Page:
Study: Earnings stories written by reporters help investors
Earnings stories in the Wall Street Journal that provide more analysis help investors make better decisions about whether to invest in the company’s stock, according to research at the MIT Sloan School of Management.
Earnings articles with more analysis increase trading volume and improve “price discovery at earnings announcements.” The research found that earnings stories that have a high proportion of words similar to those used in a company’s earnings release are less helpful to investors.
The study examined Journal earnings stories of companies in the S&P 500 from 2004 through 2015 and was conducted by Nicholas Guest, a Ph.D. student in accounting.
“Media analysis also enhances investors’ trading decisions by improving their understanding of the implications of firms’ earnings news,” writes Guest, who provided a copy of his research to Talking Biz News.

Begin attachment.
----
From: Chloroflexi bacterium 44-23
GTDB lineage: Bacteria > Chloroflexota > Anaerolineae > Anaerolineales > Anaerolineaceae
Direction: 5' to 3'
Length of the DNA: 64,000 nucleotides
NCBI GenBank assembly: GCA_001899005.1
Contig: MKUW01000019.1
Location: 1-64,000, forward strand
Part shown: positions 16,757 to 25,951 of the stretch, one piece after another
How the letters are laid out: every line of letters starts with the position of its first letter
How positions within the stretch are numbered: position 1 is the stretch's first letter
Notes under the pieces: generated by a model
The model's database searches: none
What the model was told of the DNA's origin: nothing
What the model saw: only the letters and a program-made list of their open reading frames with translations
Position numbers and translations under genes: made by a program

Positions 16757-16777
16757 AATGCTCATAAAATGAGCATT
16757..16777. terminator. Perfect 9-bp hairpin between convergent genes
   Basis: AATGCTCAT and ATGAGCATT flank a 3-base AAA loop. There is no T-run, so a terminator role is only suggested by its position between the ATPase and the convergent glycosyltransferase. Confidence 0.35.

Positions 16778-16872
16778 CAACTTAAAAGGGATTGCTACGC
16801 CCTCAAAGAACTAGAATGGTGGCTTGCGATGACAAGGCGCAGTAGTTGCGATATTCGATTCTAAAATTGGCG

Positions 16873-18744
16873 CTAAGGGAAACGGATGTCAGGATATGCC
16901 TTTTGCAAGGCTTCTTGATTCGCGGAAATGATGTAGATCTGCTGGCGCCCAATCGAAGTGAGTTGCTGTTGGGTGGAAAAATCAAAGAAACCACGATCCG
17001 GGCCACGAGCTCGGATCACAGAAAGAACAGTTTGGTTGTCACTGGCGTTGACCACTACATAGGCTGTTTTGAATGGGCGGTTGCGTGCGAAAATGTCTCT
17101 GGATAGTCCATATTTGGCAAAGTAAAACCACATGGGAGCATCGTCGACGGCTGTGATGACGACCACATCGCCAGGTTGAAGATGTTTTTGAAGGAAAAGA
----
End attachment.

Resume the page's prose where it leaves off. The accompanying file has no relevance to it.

“In other words, journalists’ analysis efforts provide value to readers, which helps explain the continued production of costly earnings-related analysis amid increasing pressure from low-cost information sources.”
The research is timely for business journalism. The Associated Press recently began producing more than 3,000 earnings stories each quarter using software from a company called Automated Insights.
However, Quant Media founder Max Frumes wrote earlier this month that such software often misses the news in earnings releases.